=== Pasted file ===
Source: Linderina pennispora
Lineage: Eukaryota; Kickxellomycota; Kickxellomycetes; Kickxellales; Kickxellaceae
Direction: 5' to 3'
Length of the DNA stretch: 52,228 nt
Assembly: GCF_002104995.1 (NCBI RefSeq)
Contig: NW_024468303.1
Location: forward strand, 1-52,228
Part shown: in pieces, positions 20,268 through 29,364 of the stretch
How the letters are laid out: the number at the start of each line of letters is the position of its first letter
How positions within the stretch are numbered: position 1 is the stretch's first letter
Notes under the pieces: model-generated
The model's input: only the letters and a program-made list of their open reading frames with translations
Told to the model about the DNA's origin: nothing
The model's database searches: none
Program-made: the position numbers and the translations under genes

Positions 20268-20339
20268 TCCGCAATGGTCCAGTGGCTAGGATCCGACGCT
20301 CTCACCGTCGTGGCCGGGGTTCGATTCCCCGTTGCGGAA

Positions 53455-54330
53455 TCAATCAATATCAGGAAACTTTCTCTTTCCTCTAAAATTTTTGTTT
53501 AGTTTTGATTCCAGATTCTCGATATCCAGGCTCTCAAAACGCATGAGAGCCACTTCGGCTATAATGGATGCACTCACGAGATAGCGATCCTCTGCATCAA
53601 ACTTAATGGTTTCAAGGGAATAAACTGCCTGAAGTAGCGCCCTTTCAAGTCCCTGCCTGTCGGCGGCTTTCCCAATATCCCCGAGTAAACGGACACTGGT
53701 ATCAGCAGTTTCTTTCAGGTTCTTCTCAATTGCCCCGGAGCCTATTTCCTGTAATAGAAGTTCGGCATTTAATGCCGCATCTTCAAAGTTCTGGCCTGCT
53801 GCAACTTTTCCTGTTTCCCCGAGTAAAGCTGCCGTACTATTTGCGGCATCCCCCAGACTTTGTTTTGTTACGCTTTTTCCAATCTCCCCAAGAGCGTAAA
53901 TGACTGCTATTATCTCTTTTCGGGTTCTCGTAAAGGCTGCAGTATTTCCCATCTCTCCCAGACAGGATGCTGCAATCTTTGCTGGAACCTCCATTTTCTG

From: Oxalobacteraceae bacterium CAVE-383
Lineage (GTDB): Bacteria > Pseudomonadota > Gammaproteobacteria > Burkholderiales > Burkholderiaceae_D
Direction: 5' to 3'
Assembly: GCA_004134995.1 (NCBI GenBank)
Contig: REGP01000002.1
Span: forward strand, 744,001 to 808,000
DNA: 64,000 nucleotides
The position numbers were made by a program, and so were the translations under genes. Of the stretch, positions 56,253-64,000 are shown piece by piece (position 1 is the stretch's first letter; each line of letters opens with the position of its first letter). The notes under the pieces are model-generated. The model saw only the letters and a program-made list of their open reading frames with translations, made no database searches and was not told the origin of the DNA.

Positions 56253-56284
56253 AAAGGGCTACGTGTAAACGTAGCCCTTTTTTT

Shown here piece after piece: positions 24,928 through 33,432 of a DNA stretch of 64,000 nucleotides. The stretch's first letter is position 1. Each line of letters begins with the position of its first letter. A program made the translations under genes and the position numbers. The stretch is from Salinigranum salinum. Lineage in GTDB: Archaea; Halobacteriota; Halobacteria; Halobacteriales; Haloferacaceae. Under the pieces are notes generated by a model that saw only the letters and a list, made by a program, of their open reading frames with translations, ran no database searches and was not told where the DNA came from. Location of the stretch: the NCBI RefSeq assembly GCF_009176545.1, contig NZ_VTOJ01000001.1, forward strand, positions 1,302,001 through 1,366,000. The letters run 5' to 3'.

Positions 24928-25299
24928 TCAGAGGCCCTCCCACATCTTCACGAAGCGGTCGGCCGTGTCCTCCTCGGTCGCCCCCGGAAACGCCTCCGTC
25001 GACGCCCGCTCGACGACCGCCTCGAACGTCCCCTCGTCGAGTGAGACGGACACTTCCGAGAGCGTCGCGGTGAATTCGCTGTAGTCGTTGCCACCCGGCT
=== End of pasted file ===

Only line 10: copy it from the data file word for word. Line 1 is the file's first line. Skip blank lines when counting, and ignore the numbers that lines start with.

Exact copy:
How positions within the stretch are numbered: position 1 is the stretch's first letter